The REMEDIES (RE-configuring MEDIcines End-to-end Supply) project has accelerated into its next phase following the approval of £11.2m of government funding. The project is further strengthened by an £11m contribution from industry, matching the figure raised through Round 4 of the Advanced Manufacturing Supply Chain Initiative (AMSCI).
The UK’s pharmaceutical sector makes a major contribution to the UK economy but there remain significant opportunities to address supply chain inefficiencies which add costs and reduce productivity. At the same time, new technologies are emerging which have the potential to improve medicine manufacturing and supply, and offer more personalised, faster and cheaper drug delivery. To provide a better service to patients and to safeguard jobs across the UK, the sector needs to find innovative ways to tackle inefficiencies and capitalise on these new opportunities.
The REMEDIES project, launched in 2014, is headed up by GlaxoSmithKline with research led by the University of Cambridge’s Institute for Manufacturing. It brings together key players in the end-to-end supply chain, including major contract manufacturing organisations, equipment manufacturers along with regulators, knowledge transfer networks and healthcare providers.
The project, due to be completed in March 2018 has several technology based application projects underpinned by two platform projects: clinical trials supply chains, led by GSK, and commercial supply chains led by IfM. This new announcement means that expenditures can now be approved and the project can move into the technology application phase.
Minister for Life Sciences George Freeman, said: “The appliance of science and innovation to the supply chain of the £32bn pharmaceutical industry can deliver huge benefits to industry, NHS and patients. Through initiatives such as this we are committed to investing in UK leadership in this important field.”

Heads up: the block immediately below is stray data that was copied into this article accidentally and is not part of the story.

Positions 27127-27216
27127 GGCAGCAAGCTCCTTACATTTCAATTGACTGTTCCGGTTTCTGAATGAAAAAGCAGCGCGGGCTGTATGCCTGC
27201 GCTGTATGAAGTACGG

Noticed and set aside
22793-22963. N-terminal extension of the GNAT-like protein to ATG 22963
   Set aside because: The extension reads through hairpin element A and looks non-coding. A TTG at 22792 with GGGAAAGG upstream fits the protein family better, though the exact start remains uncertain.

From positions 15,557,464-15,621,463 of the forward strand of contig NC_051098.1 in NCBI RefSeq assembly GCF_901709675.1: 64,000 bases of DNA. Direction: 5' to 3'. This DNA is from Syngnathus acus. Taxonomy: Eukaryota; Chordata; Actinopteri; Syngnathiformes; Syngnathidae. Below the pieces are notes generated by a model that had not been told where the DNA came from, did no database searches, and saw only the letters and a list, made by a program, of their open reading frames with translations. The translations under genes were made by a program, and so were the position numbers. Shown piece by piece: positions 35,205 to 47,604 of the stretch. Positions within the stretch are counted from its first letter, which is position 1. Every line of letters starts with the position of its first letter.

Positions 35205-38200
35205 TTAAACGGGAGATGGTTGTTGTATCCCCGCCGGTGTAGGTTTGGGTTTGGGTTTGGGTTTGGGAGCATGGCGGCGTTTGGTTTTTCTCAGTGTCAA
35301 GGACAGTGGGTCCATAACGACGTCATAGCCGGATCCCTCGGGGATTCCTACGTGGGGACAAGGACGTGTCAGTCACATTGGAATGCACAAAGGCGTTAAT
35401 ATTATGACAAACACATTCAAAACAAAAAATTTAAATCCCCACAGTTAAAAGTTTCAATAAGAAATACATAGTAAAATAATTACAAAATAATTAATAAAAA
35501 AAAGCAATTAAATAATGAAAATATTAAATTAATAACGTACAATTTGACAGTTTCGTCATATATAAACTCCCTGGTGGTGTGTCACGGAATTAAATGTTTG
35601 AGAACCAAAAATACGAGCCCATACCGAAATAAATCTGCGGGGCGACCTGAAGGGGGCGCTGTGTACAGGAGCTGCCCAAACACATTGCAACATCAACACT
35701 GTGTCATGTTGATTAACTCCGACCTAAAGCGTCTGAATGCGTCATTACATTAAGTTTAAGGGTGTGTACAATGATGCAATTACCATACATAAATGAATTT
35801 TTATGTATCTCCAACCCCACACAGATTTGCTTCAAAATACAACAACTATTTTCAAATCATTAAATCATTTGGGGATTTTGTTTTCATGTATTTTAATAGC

Ian McCubbin, SVP Global Manufacturing and Supply, said: “The REMEDIES project is already playing a significant role in our work to transform the medicines supply chain in the UK and this investment moves it into the important phase of technology application. Having led the project from the outset, GSK is particularly proud of the collaboration it has created, between leaders in the pharmaceutical industry, our partners and academia. We are confident that the project will ultimately result in real benefits to patients.”
Chris Jones, Vice President and Global Head of Pharmaceutical Development, AstraZeneca, said: “I am delighted that AstraZeneca is a key member of Project Remedies. The UK’s Pharmaceutical Industry is a key asset and continued investment in the science and technology that underpins our industry is vital. Project REMEDIES brings together world leading scientists and engineers from major pharmaceutical companies such as AstraZeneca and GSK, from leading academic institutions and from cutting edge technology companies to work on a focused programme of activities that will stimulate creative solutions and innovation.”
Dr Jagjit Singh Srai from the Institute for Manufacturing and REMEDIES Research Director added: “Now the government funding has been approved, we can build on the considerable amount of progress made in the design of these production and supply chain transformative technologies, enabling investments in expertise and capital across the projects led by our industrial partners.”
Professor Sir Mike Gregory, Head of the Institute for Manufacturing said: “The IfM’s Centre for International Manufacturing has been at the forefront of research into the impact of disruptive technologies and new business models on supply networks in key sectors. It is very pleasing to see this work playing such a pivotal part in the REMEDIES project.”